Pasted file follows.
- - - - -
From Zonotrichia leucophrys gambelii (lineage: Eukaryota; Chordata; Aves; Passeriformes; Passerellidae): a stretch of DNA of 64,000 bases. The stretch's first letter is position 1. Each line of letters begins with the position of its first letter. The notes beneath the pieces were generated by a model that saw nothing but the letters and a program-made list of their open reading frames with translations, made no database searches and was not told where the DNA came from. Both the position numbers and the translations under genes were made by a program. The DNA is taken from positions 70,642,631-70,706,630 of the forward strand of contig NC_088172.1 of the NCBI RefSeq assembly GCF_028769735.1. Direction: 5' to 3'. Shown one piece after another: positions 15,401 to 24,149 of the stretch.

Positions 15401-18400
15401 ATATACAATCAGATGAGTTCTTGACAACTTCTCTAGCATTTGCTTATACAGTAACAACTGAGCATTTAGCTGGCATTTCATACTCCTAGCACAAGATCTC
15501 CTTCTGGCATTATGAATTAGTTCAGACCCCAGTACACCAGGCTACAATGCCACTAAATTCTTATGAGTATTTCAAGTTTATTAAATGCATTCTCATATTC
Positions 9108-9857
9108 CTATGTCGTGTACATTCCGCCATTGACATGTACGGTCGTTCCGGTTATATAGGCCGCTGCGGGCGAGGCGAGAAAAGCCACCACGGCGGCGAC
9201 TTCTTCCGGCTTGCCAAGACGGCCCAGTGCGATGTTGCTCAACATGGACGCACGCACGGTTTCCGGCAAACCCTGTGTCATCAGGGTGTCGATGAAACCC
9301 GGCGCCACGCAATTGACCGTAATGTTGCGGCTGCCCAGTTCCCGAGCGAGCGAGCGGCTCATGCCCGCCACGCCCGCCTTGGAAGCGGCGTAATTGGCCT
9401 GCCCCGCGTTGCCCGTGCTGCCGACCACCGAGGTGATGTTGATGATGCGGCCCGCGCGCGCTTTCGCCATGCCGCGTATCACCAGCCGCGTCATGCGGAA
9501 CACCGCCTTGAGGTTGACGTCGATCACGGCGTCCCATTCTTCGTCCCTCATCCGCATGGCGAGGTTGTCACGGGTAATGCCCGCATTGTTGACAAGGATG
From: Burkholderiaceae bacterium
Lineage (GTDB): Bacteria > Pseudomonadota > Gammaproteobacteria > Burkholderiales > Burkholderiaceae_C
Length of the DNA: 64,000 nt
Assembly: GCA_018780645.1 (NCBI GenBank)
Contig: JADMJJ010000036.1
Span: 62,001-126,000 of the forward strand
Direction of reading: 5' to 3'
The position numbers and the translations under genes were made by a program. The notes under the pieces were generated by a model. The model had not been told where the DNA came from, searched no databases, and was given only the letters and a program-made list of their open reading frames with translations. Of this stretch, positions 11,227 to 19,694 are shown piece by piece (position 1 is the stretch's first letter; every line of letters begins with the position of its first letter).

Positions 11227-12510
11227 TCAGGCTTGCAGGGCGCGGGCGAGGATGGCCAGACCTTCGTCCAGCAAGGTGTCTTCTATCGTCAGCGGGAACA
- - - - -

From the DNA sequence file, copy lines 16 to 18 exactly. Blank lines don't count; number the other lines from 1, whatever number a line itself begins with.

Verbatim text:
Span: 62,001-126,000 of the forward strand
Direction of reading: 5' to 3'
The position numbers and the translations under genes were made by a program. The notes under the pieces were generated by a model. The model had not been told where the DNA came from, searched no databases, and was given only the letters and a program-made list of their open reading frames with translations. Of this stretch, positions 11,227 to 19,694 are shown piece by piece (position 1 is the stretch's first letter; every line of letters begins with the position of its first letter).